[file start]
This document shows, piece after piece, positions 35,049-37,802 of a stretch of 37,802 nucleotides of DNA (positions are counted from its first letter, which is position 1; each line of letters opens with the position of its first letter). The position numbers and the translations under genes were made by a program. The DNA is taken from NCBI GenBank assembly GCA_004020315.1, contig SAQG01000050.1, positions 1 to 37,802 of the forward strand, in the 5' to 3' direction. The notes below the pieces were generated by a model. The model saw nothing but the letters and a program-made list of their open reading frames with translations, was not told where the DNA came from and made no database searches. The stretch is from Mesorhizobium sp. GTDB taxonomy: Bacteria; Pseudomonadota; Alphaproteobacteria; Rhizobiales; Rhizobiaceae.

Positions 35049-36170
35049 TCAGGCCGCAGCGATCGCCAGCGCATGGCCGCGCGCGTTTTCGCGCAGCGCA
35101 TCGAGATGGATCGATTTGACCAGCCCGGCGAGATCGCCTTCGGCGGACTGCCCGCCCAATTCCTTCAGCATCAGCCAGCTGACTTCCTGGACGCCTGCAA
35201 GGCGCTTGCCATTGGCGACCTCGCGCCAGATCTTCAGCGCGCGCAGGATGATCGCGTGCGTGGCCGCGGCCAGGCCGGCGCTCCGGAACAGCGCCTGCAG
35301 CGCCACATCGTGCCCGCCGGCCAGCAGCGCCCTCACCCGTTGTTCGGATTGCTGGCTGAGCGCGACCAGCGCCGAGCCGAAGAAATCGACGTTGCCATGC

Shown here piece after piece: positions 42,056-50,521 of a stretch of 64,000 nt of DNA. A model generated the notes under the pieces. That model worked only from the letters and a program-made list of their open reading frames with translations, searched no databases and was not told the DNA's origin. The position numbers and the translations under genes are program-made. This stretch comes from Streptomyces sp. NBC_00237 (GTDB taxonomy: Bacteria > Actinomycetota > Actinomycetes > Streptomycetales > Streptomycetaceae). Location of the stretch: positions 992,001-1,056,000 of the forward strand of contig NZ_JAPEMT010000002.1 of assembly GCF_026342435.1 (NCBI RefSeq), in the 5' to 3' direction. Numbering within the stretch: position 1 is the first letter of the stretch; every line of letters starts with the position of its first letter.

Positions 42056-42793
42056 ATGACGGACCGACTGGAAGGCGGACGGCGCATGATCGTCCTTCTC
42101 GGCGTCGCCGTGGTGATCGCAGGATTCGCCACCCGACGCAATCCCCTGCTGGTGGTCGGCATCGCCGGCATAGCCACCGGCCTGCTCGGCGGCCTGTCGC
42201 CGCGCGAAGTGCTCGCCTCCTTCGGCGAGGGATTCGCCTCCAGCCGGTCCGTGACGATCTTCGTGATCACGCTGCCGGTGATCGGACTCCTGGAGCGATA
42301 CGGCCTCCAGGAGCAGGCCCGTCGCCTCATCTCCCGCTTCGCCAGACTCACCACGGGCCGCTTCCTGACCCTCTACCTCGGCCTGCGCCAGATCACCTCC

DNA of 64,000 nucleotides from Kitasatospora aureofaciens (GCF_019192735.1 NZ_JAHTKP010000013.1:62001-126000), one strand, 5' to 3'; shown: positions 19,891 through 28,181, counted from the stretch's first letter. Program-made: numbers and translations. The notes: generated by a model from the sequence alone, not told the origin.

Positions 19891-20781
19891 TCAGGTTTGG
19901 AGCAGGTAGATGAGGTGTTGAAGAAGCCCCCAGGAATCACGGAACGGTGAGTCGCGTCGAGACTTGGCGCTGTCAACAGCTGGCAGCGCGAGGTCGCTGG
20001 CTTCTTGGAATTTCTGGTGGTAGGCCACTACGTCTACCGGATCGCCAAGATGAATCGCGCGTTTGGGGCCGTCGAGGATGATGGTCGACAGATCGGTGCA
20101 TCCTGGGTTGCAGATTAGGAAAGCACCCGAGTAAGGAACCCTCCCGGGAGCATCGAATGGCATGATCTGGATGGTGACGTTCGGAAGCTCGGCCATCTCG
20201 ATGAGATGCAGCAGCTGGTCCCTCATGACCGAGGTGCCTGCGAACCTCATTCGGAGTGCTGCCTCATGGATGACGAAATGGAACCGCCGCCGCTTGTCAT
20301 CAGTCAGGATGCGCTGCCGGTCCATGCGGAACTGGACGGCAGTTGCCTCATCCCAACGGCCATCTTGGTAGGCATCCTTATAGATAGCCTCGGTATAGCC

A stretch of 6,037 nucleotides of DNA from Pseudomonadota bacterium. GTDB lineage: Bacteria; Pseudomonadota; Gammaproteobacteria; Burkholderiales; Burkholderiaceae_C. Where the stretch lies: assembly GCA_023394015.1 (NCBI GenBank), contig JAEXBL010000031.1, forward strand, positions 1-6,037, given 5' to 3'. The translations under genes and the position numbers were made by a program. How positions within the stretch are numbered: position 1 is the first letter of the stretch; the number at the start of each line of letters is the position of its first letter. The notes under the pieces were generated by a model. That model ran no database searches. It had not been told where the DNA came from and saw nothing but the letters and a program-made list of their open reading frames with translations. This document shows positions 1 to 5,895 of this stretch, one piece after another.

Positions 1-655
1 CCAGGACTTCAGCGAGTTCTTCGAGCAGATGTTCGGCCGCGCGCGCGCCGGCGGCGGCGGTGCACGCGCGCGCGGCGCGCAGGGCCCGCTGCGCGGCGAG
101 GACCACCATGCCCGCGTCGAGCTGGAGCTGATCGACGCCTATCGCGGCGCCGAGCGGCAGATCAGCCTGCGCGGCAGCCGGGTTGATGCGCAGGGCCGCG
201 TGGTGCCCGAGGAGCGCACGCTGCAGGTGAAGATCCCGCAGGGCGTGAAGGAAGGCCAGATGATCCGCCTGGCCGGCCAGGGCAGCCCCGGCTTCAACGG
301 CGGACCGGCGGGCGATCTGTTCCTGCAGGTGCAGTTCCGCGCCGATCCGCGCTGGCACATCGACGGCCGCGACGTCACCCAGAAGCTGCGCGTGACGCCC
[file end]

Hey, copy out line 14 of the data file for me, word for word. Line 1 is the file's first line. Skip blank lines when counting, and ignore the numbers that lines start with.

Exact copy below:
Positions 19891-20781